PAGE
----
So I'm running a homebrew setting that is very low magic in general. Common people have no magic, though the ruling class are sorcerers. Divine magic is possessed only by a select few miracle workers/messiah types, as the gods are quite distant.
Enter the PCs, who are free to play any class. No one chose to play a healer, so I must find a (hopefully un-cheesy) way to get them healed. Also magic items may be difficult to justify being found.
Any thoughts on how I can keep the low-magic concept but maybe get some magic items in there once we get past the first few levels? The obvious is lost civilizations or alien/foreign invasion or travel..
What you need is Evil Lincoln's Strain Injury Rules.
The long and the short of it is that most hp damage just refreshes after an encounter. The only hp damage that doesn't refresh are "wounds" that are caused by crits or failed saves. Basically when the system says something spectacularly bad has happened, that damage is a real wound, and anything else is just bumps and scratches that you shake off after the fight.
This has two major upsides. It negates the need for minor HP management. No wands of cure light wounds, no topping off after a fight (unless things went really badly). The other upside is that every crit or failed save feels more dramatic. They are the moments that could make or break you.
Its a great way of dealing with HP. Better than the vitality system of star wars/unearthed arcana. AND you don't really have to change anything on your character sheet, AT ALL. Well almost anyway, just your injury points.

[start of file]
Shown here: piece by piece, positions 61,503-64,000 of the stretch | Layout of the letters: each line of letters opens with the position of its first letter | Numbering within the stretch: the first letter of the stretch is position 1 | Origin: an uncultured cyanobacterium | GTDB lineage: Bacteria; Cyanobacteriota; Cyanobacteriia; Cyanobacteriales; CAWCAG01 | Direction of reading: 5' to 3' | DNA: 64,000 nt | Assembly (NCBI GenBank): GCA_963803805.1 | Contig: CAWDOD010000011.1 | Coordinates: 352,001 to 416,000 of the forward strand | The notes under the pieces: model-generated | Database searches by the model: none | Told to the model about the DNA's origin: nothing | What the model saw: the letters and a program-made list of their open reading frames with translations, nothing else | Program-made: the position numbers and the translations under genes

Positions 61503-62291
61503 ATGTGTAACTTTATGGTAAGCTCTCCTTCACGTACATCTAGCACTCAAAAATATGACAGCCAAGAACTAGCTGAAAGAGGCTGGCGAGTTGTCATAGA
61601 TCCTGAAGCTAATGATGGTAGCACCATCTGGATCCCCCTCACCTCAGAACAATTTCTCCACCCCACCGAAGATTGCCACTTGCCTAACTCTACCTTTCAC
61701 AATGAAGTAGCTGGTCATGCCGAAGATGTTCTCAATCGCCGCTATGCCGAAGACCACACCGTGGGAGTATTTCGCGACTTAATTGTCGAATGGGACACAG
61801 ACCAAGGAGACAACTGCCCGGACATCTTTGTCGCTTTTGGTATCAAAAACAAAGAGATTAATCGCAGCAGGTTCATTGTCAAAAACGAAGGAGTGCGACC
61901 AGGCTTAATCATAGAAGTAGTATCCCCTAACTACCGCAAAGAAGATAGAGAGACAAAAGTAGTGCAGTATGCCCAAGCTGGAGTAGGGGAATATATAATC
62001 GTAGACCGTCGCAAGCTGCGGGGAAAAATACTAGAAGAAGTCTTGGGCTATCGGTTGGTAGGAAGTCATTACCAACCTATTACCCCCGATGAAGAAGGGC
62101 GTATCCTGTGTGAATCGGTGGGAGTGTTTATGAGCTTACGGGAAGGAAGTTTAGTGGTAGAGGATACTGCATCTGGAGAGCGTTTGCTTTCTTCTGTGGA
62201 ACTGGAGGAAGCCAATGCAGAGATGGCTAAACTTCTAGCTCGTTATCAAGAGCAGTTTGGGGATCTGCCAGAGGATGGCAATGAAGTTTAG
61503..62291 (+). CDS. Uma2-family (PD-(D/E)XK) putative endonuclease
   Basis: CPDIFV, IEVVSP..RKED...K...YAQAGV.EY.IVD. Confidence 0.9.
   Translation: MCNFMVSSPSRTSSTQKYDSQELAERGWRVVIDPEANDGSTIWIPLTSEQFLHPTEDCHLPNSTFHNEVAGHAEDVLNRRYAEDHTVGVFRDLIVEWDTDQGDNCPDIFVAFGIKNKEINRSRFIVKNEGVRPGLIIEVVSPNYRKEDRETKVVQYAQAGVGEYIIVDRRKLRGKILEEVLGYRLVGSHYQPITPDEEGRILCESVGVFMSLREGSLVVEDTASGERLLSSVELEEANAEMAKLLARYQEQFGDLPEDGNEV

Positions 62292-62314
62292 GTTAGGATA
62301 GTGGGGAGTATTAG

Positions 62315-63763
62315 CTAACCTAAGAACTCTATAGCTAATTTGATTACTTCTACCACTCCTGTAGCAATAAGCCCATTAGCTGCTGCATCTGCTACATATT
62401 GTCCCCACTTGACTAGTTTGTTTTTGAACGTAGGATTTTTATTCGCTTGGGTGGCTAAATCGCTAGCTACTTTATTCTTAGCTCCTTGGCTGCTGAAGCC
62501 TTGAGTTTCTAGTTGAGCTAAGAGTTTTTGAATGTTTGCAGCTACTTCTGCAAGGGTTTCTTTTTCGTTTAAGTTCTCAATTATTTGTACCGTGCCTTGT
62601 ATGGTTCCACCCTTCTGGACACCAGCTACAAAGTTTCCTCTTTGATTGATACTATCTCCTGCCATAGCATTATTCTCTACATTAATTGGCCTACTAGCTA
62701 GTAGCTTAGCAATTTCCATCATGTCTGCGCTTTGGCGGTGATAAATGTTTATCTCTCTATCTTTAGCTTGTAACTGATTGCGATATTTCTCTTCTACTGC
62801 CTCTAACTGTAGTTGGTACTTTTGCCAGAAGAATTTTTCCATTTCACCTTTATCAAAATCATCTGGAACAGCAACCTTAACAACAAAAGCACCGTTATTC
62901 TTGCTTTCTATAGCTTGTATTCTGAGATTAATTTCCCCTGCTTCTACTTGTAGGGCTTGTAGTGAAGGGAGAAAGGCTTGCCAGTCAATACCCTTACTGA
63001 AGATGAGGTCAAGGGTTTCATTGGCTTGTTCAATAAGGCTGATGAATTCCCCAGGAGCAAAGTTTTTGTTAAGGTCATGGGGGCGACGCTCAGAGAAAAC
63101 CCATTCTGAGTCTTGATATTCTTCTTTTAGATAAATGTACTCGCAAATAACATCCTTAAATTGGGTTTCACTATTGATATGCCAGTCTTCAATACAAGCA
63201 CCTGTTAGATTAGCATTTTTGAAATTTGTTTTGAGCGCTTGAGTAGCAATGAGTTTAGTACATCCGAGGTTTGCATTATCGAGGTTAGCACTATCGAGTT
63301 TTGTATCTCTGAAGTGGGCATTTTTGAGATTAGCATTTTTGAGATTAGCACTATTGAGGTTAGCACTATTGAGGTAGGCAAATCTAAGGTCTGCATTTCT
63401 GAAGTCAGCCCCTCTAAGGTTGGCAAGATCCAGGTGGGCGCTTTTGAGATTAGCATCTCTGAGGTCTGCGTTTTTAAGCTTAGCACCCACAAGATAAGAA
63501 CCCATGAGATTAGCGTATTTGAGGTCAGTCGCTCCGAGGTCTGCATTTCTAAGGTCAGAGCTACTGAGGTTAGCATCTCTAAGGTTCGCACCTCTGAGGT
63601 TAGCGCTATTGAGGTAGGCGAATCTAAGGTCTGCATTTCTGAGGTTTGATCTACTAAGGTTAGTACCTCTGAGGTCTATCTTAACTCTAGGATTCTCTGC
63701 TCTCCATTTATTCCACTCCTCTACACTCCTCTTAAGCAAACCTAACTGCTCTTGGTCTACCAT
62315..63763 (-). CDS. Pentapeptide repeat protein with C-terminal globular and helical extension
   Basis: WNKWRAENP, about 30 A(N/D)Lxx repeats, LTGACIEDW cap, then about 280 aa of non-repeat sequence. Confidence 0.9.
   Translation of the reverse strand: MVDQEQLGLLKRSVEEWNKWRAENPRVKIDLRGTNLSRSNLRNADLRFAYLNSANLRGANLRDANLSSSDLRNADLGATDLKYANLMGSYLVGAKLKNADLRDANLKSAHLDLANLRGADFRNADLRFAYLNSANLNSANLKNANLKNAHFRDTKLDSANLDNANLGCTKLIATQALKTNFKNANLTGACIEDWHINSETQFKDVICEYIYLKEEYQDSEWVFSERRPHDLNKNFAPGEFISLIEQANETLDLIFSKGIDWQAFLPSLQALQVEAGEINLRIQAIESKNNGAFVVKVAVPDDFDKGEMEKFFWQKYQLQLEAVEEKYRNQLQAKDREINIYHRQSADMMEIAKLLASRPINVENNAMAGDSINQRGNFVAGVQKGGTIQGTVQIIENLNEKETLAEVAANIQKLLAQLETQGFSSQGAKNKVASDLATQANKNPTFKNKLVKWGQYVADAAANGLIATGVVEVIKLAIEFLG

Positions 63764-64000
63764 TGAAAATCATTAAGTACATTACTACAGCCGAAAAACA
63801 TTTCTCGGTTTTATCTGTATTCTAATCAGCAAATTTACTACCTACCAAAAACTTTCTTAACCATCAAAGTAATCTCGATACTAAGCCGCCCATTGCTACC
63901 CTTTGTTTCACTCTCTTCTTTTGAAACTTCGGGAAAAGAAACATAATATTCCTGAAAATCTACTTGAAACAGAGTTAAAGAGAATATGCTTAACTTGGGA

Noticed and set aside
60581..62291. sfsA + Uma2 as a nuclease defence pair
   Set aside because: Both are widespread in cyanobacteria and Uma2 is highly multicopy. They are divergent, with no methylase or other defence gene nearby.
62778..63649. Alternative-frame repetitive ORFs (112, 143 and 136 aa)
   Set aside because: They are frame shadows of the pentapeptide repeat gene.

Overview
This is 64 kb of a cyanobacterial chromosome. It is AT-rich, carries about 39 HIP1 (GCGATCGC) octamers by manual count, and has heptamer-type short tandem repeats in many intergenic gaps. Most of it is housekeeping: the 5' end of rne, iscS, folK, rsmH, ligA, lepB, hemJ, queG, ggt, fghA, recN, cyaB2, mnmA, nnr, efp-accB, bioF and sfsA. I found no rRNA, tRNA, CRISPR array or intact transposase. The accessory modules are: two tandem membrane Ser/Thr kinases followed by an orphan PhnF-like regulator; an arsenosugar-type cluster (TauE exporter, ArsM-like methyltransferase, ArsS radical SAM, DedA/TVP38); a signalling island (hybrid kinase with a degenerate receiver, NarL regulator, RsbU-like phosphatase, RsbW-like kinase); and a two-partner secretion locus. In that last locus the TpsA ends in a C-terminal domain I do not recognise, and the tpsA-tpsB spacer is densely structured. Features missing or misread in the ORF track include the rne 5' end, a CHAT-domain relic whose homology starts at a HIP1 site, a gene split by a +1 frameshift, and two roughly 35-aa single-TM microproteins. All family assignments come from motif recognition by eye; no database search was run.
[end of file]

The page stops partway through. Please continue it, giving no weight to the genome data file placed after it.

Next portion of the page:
Low magic is always harder than it sounds. Just look at fighting a low-level undead without at least a +1 weapon.
What I would do is amp up natural healing a bit with some extra points for favorable circumstances. For example, healing an extra point of damage per level for a comfortable bed, another one for being tended 24/7 by a healer or nurse, another one for adequate food and drink, etc.
Space encounters out more often and only have wandering monsters attack rarely. If the party can rest between encounters, it greatly increases their resources and survivability.
The PCs can find some magical moss or spring water that act as potions of Cure Light Wounds when drank or eaten, but loses effectiveness if taken away from the site. That way, they can have a place to get back hit points quickly, but preserves the low-magic feel by making magical healing rare.
Another option is to have some mysterious magical creatures like fey take a liking to the party for a strange reason and give them healing potions as gifts.
Encourage one the PCs to take a cleric or paladin class by having one of the gods speak directly to him (even though nobody else can hear it). You indicated such things are rare in your world so the PC would be that one in a million. This may make taking such a class more attractive to the player.
Another low-magic threat you can add are infections from wounds. If wounds are not treated with a Heal check right away, roll for Filth Fever as if bitten by a giant rat, with a +1 to the DC for every 1/4 hit points left untreated. This may add some gritty realism you maybe seeking.
with regards to item distribution, etc. In low magic campaigns magic items are rare artifacts with histories and purposes. If you are going to make them rare, put extra work into them to make them memorable. Avoid minor magic items (unless they are evocative) or items that only provide bonuses (as they only really refer to the system itself, whch can be less evocative. Which sounds more like a real magic item, a "+5 longsword," or "flame-tongue")
It may take some reskinning but even with a magic item like a cloak of resistance, the less you mention to bonus value, the less it feels like commodity, or something to compare for its value. So less "well we have a resist cloak +3, but here is a cloak +4. We'll sell the old one ..."
Write histories for things like resist cloaks. Give them character, perhaps they also have skill bonuses or minor quirks. Maybe a penalty to something based on how it was used. All in all if there are going to be less items, each item is character unto itself.